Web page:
The Hiring Path Less Taken
Meet The Folks At The Book Company
Doug Greenhut met Heather McKay while she was bartending his daughter's Bat Mitzvah party. Corinne Cooper was working at an art store 15 years ago when Greenhut and his wife walked in. Joe Jehle is a local ballet teacher who instructs the daughter of one of Greenhut’s business colleagues. From these circuitous paths, they have all come to work at The Book Company (asi/41010). "It's a gut feeling that Doug gets," says Cooper about how Greenhut finds employees.
Those qualities that Greenhut finds in unconventional places create a comfortable , friendly and decidedly ‘uncorporate’ atmosphere. Spend an hour with the employees of the Delray Beach, FL supplier firm – as the Road Tour team did at one of their regular birthday lunch outings – and the same terms get repeated over and over again. "Everyone here is very friendly and outgoing. Right away I felt like I was right at home," says Patrick Otero, who works in the warehouse and has been with the company for four months.
"There's a warm family feeling here," says Eddy Porta, the company's controller who has been with the supplier for nearly a decade.
"We're a pretty laid-back group," Cooper says. "We like to have fun doing what we do."
The dynamic starts with Greenhut, who founded the company nearly 20 years ago and has grown the supplier to 16 employees. Employees laud the flexibility he gives (McKay was able to work a year from home after the birth of her first child, for example) and the chance for everybody to give their input and exercise their own decision making. Account Manager Debbie Braunstein found it a refreshing change when she joined the company four years ago after working for two large suppliers. “They were corporate, we’re not,” Braunstein says about the differences. “Doug lets us do our thing if everything is taken care of.”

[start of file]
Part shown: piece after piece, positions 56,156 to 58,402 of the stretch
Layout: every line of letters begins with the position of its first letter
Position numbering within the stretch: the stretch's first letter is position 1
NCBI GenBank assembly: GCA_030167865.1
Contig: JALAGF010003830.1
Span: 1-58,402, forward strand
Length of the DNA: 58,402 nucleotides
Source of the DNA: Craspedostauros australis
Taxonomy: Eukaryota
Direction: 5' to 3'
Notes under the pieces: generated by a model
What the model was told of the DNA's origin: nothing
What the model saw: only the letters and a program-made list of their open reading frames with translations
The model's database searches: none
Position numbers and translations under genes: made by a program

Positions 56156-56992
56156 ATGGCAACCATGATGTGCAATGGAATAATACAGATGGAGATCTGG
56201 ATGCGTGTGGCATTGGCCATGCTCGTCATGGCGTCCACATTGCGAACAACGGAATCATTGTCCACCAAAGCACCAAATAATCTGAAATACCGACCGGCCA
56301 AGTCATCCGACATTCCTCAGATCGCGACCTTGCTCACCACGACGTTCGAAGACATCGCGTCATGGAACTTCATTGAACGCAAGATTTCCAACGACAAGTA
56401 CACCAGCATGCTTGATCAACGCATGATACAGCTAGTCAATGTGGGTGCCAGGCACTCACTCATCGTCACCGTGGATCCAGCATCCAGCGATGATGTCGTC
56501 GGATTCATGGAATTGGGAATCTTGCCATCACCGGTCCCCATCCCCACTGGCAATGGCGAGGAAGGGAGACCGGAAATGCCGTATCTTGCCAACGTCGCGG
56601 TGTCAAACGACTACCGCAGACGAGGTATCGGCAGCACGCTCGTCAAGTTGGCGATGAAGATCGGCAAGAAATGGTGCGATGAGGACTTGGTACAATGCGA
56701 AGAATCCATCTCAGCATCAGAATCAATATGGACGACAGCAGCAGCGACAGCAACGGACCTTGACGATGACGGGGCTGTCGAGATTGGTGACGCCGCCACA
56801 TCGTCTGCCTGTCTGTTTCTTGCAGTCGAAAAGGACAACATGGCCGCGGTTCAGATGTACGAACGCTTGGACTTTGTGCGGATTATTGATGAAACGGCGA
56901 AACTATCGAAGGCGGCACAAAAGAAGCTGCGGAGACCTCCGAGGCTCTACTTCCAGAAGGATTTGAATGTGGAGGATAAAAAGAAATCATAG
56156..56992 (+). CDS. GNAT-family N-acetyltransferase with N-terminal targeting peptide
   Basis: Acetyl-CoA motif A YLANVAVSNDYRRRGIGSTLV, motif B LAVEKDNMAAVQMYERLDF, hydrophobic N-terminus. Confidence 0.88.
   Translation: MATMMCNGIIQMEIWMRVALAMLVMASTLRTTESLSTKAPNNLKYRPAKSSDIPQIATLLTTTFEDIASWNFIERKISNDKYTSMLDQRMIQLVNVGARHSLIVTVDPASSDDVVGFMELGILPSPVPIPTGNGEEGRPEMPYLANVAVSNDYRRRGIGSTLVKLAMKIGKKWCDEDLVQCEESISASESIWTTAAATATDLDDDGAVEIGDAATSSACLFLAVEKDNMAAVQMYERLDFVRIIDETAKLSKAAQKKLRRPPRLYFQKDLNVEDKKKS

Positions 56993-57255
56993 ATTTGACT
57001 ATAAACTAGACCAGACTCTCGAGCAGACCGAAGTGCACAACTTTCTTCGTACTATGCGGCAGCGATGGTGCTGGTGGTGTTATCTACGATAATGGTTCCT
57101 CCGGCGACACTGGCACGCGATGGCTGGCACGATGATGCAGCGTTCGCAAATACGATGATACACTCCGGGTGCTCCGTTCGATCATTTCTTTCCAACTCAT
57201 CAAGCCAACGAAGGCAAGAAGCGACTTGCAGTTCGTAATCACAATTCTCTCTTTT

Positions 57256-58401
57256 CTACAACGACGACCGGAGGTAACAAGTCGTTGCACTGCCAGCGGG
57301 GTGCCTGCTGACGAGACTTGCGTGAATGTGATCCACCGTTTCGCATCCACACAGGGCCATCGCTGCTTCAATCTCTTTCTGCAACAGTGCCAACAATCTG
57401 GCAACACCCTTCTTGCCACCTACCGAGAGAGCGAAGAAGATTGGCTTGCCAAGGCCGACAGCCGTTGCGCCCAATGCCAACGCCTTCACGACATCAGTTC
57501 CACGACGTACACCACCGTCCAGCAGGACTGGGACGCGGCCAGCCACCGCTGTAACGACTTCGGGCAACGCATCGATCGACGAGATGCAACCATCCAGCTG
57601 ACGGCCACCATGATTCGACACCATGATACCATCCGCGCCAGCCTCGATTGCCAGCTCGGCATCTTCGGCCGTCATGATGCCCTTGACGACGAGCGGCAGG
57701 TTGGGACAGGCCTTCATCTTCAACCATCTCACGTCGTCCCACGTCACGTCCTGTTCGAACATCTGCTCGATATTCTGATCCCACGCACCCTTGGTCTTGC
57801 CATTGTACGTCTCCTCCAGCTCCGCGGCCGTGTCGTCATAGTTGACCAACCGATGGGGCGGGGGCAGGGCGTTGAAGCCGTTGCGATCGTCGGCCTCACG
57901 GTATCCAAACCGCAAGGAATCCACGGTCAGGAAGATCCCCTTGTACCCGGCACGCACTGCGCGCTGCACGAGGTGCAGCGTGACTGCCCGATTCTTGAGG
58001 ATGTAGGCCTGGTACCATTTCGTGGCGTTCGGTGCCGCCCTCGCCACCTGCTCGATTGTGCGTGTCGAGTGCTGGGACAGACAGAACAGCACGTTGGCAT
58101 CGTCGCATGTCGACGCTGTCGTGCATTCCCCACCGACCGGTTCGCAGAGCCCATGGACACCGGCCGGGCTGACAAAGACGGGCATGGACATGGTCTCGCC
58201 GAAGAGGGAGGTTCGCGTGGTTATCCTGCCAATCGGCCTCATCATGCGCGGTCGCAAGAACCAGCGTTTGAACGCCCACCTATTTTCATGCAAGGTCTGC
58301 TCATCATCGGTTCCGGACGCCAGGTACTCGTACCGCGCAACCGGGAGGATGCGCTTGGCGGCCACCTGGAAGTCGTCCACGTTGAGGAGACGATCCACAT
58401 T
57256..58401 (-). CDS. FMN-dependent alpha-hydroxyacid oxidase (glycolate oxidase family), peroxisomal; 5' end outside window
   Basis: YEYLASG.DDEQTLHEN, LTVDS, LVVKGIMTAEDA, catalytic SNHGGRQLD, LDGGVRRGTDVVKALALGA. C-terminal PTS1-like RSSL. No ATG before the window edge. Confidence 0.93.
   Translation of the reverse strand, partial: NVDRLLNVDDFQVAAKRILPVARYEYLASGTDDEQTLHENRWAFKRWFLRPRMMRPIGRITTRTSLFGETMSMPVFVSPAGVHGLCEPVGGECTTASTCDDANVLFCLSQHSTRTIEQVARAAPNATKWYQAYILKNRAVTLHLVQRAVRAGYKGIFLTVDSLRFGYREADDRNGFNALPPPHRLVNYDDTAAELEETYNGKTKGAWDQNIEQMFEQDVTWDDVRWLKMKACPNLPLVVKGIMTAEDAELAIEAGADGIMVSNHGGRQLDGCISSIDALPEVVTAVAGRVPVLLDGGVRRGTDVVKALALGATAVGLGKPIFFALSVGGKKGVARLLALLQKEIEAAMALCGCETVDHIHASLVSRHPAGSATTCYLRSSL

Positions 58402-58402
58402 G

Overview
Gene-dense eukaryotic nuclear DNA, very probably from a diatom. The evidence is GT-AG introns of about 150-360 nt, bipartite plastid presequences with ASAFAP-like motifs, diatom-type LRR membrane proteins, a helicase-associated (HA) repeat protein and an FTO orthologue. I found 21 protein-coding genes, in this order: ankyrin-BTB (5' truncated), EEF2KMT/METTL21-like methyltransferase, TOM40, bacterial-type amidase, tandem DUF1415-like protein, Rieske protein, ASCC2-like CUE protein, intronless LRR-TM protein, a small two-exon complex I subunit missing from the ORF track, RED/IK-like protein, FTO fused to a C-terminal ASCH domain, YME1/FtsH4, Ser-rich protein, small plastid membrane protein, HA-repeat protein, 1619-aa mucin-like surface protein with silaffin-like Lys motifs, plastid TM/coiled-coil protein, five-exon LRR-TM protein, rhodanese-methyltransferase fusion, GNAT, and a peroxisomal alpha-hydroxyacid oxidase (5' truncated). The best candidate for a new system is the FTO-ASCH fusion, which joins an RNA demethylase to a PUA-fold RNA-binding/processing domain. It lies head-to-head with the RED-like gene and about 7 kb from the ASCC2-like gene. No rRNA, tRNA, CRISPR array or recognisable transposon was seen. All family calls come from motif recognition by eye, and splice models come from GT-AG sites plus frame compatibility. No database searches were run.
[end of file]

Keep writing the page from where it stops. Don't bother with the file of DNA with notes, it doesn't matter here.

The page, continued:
The rapport is easy and knowing between the employees, and the company augments the laidback environment through summer and holiday parties, which in the past have included a scavenger hunt and Iron Chef cook off. Employees have built a house for Habitat for Humanity, taken a spa day and gone together to an Aerosmith concert. Over time, the company has diversified its product line and expanded its employee count, but the feeling still remains.
"If anything, it gets more and more fun," says Cooper. "The more the merrier."